Recently opening on the Las Vegas Strip was CityCenter, an MGM Mirage creation that includes the Aria Resort and Casino. Within the friendly confines of Aria is its poker room, which debuted amid an economic downswing. Nevertheless, it has received high marks and features a high-limit gaming area that may soon be named after Phil Ivey. Poker News Daily sat down with Adam Altwies, Aria’s Poker Room Manager, to recap its first three weeks in operation.
Poker News Daily: Thanks for joining us. Talk about the daily tournaments at Aria and what your setup is for cash games.
Adam Altweis: We didn’t get our daily tournament going until about two weeks later in order to open up. The daily tournament starts at 11:15am and it’s $120. It has a great structure; players get 8,000 in chips and levels are 30 minutes long. It’s typical of what the Bellagio might be offering in terms of structure, but it has a lower buy-in. We have 24 tables in total. Eighteen are on the main floor, five are in a back high-limit area, and one is exclusive to a very high-limit game.
PND: What were your expectations for opening night?
Adam Altweis: We didn’t know. As a new room, we had an idea of what we wanted to spread, but after time, you have to figure out what games your customers want to play. The room was created for the player. The top-level executives really created the room for the players and made my job a lot easier in that respect. If you take a look at the room, it’s situated next to the Skybox Grille. We can offer tableside food service from anywhere, but that’s the biggest one we use. It’s next door, the prices are good, and the food is great. We also have the Roasted Bean, which is a coffee shop. The self-parking lot and main valet lead right into the poker room. It’s all very convenient.
PND: Address the room’s high noise level, which was one of the only complaints we’ve heard.
Adam Altweis: I’ve addressed that issue. Any time you have a main door, you have slot machines because you want to attract customers. It’s also the main line of traffic up to our Elvis show. In the beginning, it was loud. What made my job easy was that it was a simple phone call to fix. Our slots are all server-based, which means that our guys can hop on a server and turn the noise down. They did it for us, which is a testament to MGM Mirage. I’ve worked here for seven years and everyone works with each other. Each manager and each department makes a concerted effort to work with each other.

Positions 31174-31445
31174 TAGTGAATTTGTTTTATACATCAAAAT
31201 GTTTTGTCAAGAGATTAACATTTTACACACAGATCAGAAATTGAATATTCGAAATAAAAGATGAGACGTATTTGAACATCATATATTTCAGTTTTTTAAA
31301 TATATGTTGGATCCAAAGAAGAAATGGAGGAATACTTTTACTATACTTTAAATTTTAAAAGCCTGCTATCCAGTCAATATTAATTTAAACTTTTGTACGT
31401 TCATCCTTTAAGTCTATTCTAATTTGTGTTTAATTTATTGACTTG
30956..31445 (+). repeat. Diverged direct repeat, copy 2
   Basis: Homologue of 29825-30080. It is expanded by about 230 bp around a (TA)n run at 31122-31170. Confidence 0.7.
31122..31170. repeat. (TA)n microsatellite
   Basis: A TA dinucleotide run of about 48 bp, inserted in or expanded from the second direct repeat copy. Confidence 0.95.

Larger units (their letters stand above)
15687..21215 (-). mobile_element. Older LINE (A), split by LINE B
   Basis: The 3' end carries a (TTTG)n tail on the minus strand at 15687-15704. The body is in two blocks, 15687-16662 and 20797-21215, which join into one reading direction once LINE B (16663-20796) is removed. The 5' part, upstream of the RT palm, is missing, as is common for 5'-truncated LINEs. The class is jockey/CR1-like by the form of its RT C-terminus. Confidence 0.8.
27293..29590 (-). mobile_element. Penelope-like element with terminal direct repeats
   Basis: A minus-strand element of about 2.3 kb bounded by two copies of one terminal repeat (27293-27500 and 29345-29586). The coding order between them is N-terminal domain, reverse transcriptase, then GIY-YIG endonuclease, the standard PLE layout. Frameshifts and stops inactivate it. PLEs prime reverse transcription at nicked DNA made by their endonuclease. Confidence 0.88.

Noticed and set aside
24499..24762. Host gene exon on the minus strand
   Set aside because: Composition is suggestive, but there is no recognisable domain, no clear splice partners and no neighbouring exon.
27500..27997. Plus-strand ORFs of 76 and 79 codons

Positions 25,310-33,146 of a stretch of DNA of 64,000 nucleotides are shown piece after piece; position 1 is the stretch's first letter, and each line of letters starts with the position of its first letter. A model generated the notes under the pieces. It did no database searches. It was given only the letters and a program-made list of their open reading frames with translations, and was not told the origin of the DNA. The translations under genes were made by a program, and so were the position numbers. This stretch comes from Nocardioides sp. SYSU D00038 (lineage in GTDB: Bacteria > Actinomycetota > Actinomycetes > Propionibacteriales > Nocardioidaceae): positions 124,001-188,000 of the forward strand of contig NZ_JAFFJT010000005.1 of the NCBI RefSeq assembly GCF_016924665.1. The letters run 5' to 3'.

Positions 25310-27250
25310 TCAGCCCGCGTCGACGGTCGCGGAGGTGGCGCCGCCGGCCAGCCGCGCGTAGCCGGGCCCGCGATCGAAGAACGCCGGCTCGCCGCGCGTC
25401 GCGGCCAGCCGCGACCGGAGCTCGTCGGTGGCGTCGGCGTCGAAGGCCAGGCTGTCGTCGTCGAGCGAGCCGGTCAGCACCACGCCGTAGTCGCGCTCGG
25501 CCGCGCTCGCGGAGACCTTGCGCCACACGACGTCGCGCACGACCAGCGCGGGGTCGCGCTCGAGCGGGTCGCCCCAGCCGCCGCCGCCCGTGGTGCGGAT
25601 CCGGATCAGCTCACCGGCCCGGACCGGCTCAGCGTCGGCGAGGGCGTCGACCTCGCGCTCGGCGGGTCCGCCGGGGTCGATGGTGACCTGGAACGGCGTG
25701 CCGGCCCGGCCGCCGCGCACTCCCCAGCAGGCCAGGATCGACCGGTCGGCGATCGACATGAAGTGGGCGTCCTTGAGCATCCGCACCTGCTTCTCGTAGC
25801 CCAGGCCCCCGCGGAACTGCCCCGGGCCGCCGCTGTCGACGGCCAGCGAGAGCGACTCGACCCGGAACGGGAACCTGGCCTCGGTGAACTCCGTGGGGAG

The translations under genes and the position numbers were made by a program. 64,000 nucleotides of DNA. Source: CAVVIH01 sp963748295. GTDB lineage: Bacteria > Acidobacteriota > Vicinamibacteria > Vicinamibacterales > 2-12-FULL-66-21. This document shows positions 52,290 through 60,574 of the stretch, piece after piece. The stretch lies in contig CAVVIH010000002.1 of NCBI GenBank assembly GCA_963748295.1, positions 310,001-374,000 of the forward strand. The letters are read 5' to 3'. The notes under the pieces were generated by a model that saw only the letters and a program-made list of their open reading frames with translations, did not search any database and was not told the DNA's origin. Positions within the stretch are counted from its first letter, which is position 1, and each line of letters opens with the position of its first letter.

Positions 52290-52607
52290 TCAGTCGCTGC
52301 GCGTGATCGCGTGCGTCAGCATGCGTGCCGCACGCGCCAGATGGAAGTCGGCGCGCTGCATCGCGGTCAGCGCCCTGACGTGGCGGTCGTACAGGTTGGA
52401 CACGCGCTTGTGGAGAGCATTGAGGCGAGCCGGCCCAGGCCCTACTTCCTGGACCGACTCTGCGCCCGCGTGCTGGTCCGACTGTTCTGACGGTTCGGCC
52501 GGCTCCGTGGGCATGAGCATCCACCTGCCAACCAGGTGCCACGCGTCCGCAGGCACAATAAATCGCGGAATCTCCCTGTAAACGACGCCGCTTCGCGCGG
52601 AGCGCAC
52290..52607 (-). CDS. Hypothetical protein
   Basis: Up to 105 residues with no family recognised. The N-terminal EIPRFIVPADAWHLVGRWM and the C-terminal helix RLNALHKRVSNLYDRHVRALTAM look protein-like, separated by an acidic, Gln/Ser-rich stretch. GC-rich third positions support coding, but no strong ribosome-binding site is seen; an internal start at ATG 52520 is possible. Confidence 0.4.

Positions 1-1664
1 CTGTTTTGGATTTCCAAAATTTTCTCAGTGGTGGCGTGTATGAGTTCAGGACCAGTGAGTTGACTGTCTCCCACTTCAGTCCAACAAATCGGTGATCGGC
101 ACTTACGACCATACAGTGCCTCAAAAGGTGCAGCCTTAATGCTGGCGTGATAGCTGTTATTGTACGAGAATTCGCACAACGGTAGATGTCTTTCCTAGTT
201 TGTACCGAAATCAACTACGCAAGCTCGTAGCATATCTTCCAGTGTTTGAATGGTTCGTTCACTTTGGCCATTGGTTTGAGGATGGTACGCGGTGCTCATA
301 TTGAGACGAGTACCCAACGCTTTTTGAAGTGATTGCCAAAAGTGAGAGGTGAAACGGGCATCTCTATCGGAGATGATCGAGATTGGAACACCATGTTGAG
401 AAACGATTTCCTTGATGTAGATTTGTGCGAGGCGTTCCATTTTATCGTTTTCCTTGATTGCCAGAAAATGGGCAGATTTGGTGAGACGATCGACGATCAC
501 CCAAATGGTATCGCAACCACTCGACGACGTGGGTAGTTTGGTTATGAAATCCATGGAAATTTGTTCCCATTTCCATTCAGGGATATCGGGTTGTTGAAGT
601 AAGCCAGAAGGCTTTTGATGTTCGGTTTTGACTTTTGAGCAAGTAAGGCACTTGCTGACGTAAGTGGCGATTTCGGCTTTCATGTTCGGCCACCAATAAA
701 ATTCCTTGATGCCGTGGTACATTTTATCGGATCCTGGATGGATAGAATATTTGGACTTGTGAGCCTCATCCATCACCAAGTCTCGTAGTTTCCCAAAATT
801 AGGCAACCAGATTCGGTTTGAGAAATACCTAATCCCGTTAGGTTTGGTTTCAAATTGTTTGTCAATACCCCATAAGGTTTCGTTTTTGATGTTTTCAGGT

PND: What high-stakes poker can visitors to Aria expect?
Adam Altweis: We hope to get a lot more. We’ve had a couple of $150/$300 games in here as well as $40/$80. We also have a $20/$40 Mixed Game, which we want to keep going. We’ve seen a trend in this market where No Limit Hold’em is still the staple at $1/$3, $2/$5, $5/$10, and $10/$20, but a lot more players are looking to expand.
PND: How is Aria able to differentiate itself from the competition?
Adam Altweis: The room. It’s comfortable for players. There’s space in between the tables so that players can move around. We have sculptures, which are aesthetically soothing. We have a player paging system that allows us to text message people on the wait list, so when your name comes up, you’ll get a text message. We also have the capability to let customers know when a game is being started. When a dealer sits down, we can send out a notification that the game is live at Aria. We’re going to be utilizing Twitter and Facebook a lot more in the future. I’m a big proponent of letting us know what’s going on. We want people to tell us what’s good or bad.
PND: Have there been talks about partnering with a group like Dream Team Poker to bring a unique event to Aria?
Adam Altweis: That’s what’s great about being new – we’re open to everything. Right now, we’re not aligned with anyone, so we can listen to everyone. We want a televised event, whether it is a tournament or a late night show. I can pretty much guarantee that we’ll get some televised event, hopefully by the end of the year.
PND: Talk about opening a massive casino and poker room like Aria in the midst of a severe economic downturn.
Adam Altweis: We had a poker boom a few years ago. Everyone was opening up a room. Now, it’s slid back a bit, but we opened one anyway. We opened up a room at the best time possible because we got to pick the best of the best in the industry for our staff. It’s a very unique situation. If we were still in the poker boom, we would have had to hire dealers right out of school and it would take a tremendous amount of time to get the room where we wanted it to be.
PND: What’s an average day like for a poker room manager?
Adam Altweis: On Monday, Tuesday, and Wednesday, I’m taking care of administrative things and come in around 9:00am or 10:00am. Thursday, Friday, Saturday, and Sunday are big customer days, so I stay late, talk to customers, and ask them what we can do to better our room. My day is full and I wouldn’t want it any other way. I love dealing with customers, employees, guests, the media, and everyone else. This is my love. It’s been my passion since I was 17.